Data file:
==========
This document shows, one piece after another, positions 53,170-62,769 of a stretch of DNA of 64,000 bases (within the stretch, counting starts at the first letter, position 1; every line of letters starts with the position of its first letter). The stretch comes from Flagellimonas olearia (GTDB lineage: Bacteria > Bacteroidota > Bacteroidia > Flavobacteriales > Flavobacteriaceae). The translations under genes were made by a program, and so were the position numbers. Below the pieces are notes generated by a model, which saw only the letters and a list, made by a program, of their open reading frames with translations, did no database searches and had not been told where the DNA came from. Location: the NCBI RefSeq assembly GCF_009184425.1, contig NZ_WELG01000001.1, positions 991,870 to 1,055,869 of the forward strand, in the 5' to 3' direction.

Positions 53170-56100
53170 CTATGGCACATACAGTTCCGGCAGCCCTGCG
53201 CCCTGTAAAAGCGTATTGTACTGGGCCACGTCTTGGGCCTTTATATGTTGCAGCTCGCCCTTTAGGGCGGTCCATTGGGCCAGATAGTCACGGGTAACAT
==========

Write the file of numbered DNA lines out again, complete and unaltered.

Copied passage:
This document shows, one piece after another, positions 53,170-62,769 of a stretch of DNA of 64,000 bases (within the stretch, counting starts at the first letter, position 1; every line of letters starts with the position of its first letter). The stretch comes from Flagellimonas olearia (GTDB lineage: Bacteria > Bacteroidota > Bacteroidia > Flavobacteriales > Flavobacteriaceae). The translations under genes were made by a program, and so were the position numbers. Below the pieces are notes generated by a model, which saw only the letters and a list, made by a program, of their open reading frames with translations, did no database searches and had not been told where the DNA came from. Location: the NCBI RefSeq assembly GCF_009184425.1, contig NZ_WELG01000001.1, positions 991,870 to 1,055,869 of the forward strand, in the 5' to 3' direction.

Positions 53170-56100
53170 CTATGGCACATACAGTTCCGGCAGCCCTGCG
53201 CCCTGTAAAAGCGTATTGTACTGGGCCACGTCTTGGGCCTTTATATGTTGCAGCTCGCCCTTTAGGGCGGTCCATTGGGCCAGATAGTCACGGGTAACAT